Three Clay County teachers attend workshops, tour Kennedy Space Center

 

CELINA – Three Clay County teachers attended workshops and toured Kennedy Space Center in Cape Canaveral, Fla. on June 12, a day before the space shuttle Endeavor was scheduled to launch.

“The launch was canceled early Saturday morning, due to a hydrogen leak,” U.S. Rep. Bart Gordon, who coordinated the workshop and tour for the teachers, said.  “Despite the disappointment of missing the launch, the teachers reported they would be able to use the things they learned in the workshops in their classrooms back home and were thrilled at the access they had to the shuttles Discovery and Endeavor.”

Gordon chairs the House Science and Technology Committee, of which the Subcommittee on Space and Aeronautics is a part.  NASA is governed by this subcommittee.

Donatta Birdwell, a science teacher at Celina K-8; Jennifer Strode, a computer lab teacher at Hermitage Springs School; and Wendy Copass, a science teacher at Hermitage Springs School were among a group of nine teachers from Middle Tennessee who stood under the Discovery space shuttle as NASA employees were repairing her tiles and got a close-up view of Endeavor while it was on the launch pad during their tour of Kennedy Space Center.

“The NASA tour was one of the greatest experiences I have encountered,” Birdwell said.  “It was a privilege to represent our Tennessee teachers and school systems.  Getting to meet the astronauts and see the space shuttle Endeavor were fantastic highlights of the trip.”

Copass was similarly impressed.  “I thought it was amazing!  The concepts and theories I have always studied about space exploration came alive as we toured the facilities,” she said.  “The engineers and NASA team members answered questions I have always had.  I was so excited to be that close to the real shuttles.  It was like a dream.”

Strode said the NASA tour was an excellent opportunity for educators.  “In our area, the concept of space exploration is very unreal and abstract for students.  It has helped me create a better understanding of how space missions work and how we use them to better understand the universe,” she said.  “I have a new, regained enthusiasm and eagerness to share such science concepts in the classroom.  Overall, it was one of the greatest experiences I have ever had.”

Prior to touring the Kennedy Space Center, Birdwell and Copass spent the morning in workshops.  “Many of our new science standards for Tennessee were covered during the training,” Copass said.  “With the information and knowledge that I have gained from this experience, I feel better equipped to provide my students with hands-on opportunities to help them understand our new science standards and concepts.”

Birdwell likewise plans to use the pictures and materials she received during the trip in her science class.  “I can add the first-hand experience to enhance the information they see in the classroom.  Because of all the extra knowledge and excitement, I hope my students will grasp the concepts more easily.”

Strode said she hopes to get her students interested in science.  “I plan on sharing the pictures I took and the materials I received to get them excited about learning and more curious about science, space exploration and professions in those careers,” she said.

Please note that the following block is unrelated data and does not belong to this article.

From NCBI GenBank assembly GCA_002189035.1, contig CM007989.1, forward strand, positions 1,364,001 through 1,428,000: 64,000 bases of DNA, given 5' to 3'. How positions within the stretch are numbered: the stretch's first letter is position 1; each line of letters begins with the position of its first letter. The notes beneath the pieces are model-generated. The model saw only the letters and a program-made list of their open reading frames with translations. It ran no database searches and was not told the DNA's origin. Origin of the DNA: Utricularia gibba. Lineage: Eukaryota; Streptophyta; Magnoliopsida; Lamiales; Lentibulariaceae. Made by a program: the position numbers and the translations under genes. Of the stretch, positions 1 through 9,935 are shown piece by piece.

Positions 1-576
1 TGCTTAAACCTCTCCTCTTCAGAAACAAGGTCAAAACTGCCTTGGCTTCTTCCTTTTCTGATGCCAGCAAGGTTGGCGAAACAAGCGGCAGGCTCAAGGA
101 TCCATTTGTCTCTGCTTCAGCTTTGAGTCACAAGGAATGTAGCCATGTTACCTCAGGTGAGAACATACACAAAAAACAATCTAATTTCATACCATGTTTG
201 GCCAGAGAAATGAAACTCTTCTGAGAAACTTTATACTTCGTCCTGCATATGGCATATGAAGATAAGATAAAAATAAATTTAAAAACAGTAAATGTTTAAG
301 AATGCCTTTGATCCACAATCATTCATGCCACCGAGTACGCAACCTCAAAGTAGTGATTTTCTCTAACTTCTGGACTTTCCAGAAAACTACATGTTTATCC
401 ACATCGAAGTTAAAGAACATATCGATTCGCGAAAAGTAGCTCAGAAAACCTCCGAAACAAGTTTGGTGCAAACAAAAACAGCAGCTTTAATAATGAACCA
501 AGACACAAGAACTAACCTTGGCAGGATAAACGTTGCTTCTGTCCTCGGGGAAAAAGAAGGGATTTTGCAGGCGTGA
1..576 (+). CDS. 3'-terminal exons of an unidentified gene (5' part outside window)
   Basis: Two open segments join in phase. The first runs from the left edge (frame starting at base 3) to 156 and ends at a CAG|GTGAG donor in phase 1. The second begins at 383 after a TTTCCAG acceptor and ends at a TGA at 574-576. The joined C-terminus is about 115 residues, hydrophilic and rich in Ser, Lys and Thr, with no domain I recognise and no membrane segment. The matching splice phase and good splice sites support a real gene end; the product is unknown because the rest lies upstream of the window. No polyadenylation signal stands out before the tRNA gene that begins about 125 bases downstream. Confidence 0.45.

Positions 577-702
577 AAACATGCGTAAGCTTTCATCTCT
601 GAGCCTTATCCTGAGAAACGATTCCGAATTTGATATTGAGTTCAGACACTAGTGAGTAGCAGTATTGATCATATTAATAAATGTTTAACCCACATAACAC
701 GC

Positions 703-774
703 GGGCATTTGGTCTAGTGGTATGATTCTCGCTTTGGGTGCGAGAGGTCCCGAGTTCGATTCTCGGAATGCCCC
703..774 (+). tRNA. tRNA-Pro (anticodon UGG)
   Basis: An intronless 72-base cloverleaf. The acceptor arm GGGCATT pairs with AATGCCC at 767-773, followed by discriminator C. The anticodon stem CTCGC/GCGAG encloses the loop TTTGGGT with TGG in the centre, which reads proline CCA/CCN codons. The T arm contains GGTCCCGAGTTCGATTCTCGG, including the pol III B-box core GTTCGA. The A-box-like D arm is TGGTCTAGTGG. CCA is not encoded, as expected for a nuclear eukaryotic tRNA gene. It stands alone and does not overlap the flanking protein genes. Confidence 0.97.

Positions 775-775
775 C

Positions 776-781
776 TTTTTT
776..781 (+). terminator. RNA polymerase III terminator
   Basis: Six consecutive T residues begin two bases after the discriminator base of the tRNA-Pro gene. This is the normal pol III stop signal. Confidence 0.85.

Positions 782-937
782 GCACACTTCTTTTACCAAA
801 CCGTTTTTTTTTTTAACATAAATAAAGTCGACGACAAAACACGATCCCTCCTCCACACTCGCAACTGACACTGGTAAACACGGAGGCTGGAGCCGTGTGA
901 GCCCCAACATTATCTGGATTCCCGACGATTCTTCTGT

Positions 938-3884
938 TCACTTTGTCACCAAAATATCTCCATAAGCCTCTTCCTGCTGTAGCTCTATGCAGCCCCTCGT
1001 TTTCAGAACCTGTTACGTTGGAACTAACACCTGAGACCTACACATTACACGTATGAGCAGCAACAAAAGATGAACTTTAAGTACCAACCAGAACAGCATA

Birdwell, Copass and Strode were disappointed that the shuttle launch was canceled; however, they agreed safety should be a priority.  “I believe that the safety and protection of our astronauts should be the first priority.  I can understand why NASA chose to abort this launch due to the dangers that were present with a hydrogen leak,” Birdwell said.  “However, I hope to have another opportunity to return to Florida in the future to observe a space shuttle launch.”

Copass said, “I was very disappointed, but I understood the circumstances.  If lives are in danger, safety should be first.  Maybe next time, I will be able to see the real thing.”

Strode added, “I guess I have been bitten by the ‘space bug.’  I can’t wait to go back and see a launch with my family.  I would have loved to see the launch and experience the trip in its entirety.  However, I had a great time, learned a lot, and am very excited about sharing this experience in my classroom.”

Endeavor is scheduled to launch on July 11.  Her payload includes the “front porch” and spare parts for the International Space Station.  The front porch will allow astronauts to conduct research outside the space station.   The STS-127 crew consists of Commander Mark Polansky; Pilot Doug Hurley; astronauts Dave Wolf, Christopher Cassidy, Canadian Space Agency’s Julie Payette, Tom Marshburn and Tim Kopra, all mission specialists.  Kopra will stay at the International Space Station as a flight engineer, and Japanese astronaut Koichi Wakata will return to Earth in Kopra’s place. 

Teachers interested in attending future shuttle launches should contact Joe Patterson at Gordon’s Murfreesboro district office by calling 615-896-1986 or e-mailing [email protected]

AT KENNEDY SPACE CENTER-Celina K-8 teacher Donatta Birdwell and Hermitage Springs Schools teachers Wendy Copass and Jennifer Strode stand less than 1,500 feet away from the space shuttle Endeavor on June 12, a day before the launch was canceled.  Birdwell, Copass and Strode were three of nine Middle Tennessee teachers for whom U.S. Rep. Bart Gordon arranged a tour of Kennedy Space Center at Cape Canaveral, Fla. (Photo submitted)

AT KENNEDY SPACE CENTER-Celina K-8 teacher Donatta Birdwell and Hermitage Springs Schools teachers Wendy Copass and Jennifer Strode stand less than 1,500 feet away from the space shuttle Endeavor on June 12, a day before the launch was canceled. Birdwell, Copass and Strode were three of nine Middle Tennessee teachers for whom U.S. Rep. Bart Gordon arranged a tour of Kennedy Space Center at Cape Canaveral, Fla. (Photo submitted)